Brussels ploughs ahead with biofuel plans
Sugarbeet is the EU's Iowa corn
In a move which has surprised analysts and environmentalists, the European Union will leave plans for strong takeup of biofuels sourced from food crops unchanged. A plan has been agreed in Brussels which will see biofuels dominating Europe's "renewable" transport quotas in coming years.
EU Observer reports that the member states, the European parliament and the European Commission reached agreement on the plan last week, and biofuel-heavy plans will move ahead largely unchanged. It had been thought that the use of increasingly controversial food-crop biofuels would be strongly de-emphasised, and other measures such as non-food fuels and electric transport would gain prominence.
Food biofuels, most typically ethanol, are made from crops such as corn, sugar cane and sugar beet. The growing plants absorb CO2 from the atmosphere, reducing the overall emissions associated with such fuel. However, the process of turning crops into useful ethanol involves significant energy use, as does the manufacture and use of fertilisers and other parts of the process. Biofuels only reduce the amount of carbon emitted compared to fossil fuels - they can't eliminate it.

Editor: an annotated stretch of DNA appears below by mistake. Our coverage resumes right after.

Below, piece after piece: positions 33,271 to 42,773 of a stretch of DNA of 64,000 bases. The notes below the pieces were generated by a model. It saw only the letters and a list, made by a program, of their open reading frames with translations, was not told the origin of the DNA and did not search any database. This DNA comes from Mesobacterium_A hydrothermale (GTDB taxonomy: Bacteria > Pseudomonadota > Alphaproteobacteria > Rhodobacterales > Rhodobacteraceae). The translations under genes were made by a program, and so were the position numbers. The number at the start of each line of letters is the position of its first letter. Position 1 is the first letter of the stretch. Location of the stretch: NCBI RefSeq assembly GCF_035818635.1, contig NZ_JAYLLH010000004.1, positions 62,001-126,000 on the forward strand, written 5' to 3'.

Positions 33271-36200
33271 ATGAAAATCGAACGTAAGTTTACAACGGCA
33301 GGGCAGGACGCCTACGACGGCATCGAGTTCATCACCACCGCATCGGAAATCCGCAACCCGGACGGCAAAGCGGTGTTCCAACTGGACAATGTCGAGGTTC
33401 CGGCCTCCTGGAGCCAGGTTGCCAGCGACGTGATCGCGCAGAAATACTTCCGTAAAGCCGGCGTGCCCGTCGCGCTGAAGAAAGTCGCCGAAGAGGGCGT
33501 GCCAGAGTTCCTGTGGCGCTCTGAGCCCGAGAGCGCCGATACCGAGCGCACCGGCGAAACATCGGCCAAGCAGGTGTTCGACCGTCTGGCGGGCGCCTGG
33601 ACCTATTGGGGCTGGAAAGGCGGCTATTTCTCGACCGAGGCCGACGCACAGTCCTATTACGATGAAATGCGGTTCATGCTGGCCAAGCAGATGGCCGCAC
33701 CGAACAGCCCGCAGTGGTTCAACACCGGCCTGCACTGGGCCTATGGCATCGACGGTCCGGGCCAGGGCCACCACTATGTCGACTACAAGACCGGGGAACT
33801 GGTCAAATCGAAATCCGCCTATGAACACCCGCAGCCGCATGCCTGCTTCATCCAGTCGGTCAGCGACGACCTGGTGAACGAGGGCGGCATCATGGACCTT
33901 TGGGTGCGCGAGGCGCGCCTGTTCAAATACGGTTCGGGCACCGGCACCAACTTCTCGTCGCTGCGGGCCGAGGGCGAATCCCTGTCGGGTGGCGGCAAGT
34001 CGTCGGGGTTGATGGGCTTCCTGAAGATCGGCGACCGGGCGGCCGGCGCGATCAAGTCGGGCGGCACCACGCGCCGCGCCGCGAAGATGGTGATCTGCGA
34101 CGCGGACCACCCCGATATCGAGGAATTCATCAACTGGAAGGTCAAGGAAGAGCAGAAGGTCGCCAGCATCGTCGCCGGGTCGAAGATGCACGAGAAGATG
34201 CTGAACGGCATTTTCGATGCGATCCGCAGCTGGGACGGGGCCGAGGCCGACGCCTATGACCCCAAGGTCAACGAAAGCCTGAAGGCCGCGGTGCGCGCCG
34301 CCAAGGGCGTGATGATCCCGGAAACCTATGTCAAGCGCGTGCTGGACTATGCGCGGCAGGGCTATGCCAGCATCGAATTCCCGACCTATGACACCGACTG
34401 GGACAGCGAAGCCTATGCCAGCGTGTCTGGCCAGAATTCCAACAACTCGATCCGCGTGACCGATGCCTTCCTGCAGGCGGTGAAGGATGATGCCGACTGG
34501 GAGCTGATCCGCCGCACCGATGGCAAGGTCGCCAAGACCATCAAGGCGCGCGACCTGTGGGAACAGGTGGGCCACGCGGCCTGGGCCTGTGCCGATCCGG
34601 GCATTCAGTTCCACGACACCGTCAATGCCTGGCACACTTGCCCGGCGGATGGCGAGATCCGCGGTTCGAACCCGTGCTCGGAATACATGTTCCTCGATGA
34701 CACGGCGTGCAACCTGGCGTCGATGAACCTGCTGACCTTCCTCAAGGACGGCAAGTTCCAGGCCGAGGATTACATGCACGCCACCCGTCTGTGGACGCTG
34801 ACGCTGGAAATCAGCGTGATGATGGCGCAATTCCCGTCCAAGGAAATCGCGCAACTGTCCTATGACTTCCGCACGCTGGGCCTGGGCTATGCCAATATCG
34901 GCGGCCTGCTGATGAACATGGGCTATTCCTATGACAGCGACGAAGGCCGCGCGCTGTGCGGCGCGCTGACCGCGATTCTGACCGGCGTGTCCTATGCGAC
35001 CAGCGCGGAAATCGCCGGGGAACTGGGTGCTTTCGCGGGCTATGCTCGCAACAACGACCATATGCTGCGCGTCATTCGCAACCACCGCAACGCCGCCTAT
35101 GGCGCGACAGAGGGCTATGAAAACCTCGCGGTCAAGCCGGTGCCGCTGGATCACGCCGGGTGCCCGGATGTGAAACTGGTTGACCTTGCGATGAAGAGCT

Quite apart from that, more and more concern has arisen in recent years that crop biofuels drive up the price of food and lead to starvation for poor people around the world. Worse still, the need for more farmland to produce more crops may drive the process of deforestation.
Perhaps most damning of all, most experts agree that there just isn't enough land for developed nations to power any significant proportion of their transport using biofuels, made from food crops or not. All the UK's farmland wouldn't suffice even for the needs of the British aviation sector, and similarly the US can't fuel itself from its own farms.
But one of the primary driving factors behind the political popularity of food ethanol biofuel has been the Western farm lobby, which believes that ethanol is probably the only way for American and European farmers to stay in business in the long term. On both sides of the Atlantic, amid the heavy farm subsidies of the EU and the US, ethanol has enjoyed strong political backing.
It seems that this backing has been strong enough to preserve the Brussels biofuel plans largely unchanged - and indeed, according to EU Observer, some new rules on carbon reductions compared to fossil fuel have been relaxed so as to permit European sugarbeet to qualify as suitably sustainable. (Sugar beet's status as a low-carbon fuel is questionable compared to non-EU crops like sugar cane.)
Meanwhile, the EU has corporately decide to ignore the issue of deforestation, or "indirect land-use change", and encouragement of electric transport has been left as a choice for member states.
However, the new rules will allow "second generation" biofuels, not requiring farmland for production - for instance fuels derived from water algae or desert jatropha nuts - to count twice.
The full EU Observer report is here. ®